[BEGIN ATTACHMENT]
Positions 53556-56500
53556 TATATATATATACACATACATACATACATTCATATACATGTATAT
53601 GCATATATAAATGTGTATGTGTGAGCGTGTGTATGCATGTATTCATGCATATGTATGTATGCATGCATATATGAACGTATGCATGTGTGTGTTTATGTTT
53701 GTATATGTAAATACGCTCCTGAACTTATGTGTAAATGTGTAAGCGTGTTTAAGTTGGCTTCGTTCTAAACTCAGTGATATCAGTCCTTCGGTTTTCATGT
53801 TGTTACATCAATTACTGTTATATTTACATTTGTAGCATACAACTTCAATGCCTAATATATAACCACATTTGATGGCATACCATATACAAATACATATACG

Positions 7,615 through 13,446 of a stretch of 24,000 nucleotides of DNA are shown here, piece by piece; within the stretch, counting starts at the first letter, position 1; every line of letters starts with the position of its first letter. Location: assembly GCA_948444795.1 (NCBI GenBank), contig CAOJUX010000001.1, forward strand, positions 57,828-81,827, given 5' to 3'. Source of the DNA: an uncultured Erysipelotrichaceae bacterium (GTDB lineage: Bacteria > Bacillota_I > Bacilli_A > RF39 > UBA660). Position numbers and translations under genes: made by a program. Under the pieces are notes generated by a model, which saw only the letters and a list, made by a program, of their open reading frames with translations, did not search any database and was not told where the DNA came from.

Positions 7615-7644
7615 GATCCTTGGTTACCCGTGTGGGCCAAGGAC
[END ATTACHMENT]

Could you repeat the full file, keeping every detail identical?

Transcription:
Positions 53556-56500
53556 TATATATATATACACATACATACATACATTCATATACATGTATAT
53601 GCATATATAAATGTGTATGTGTGAGCGTGTGTATGCATGTATTCATGCATATGTATGTATGCATGCATATATGAACGTATGCATGTGTGTGTTTATGTTT
53701 GTATATGTAAATACGCTCCTGAACTTATGTGTAAATGTGTAAGCGTGTTTAAGTTGGCTTCGTTCTAAACTCAGTGATATCAGTCCTTCGGTTTTCATGT
53801 TGTTACATCAATTACTGTTATATTTACATTTGTAGCATACAACTTCAATGCCTAATATATAACCACATTTGATGGCATACCATATACAAATACATATACG

Positions 7,615 through 13,446 of a stretch of 24,000 nucleotides of DNA are shown here, piece by piece; within the stretch, counting starts at the first letter, position 1; every line of letters starts with the position of its first letter. Location: assembly GCA_948444795.1 (NCBI GenBank), contig CAOJUX010000001.1, forward strand, positions 57,828-81,827, given 5' to 3'. Source of the DNA: an uncultured Erysipelotrichaceae bacterium (GTDB lineage: Bacteria > Bacillota_I > Bacilli_A > RF39 > UBA660). Position numbers and translations under genes: made by a program. Under the pieces are notes generated by a model, which saw only the letters and a list, made by a program, of their open reading frames with translations, did not search any database and was not told where the DNA came from.

Positions 7615-7644
7615 GATCCTTGGTTACCCGTGTGGGCCAAGGAC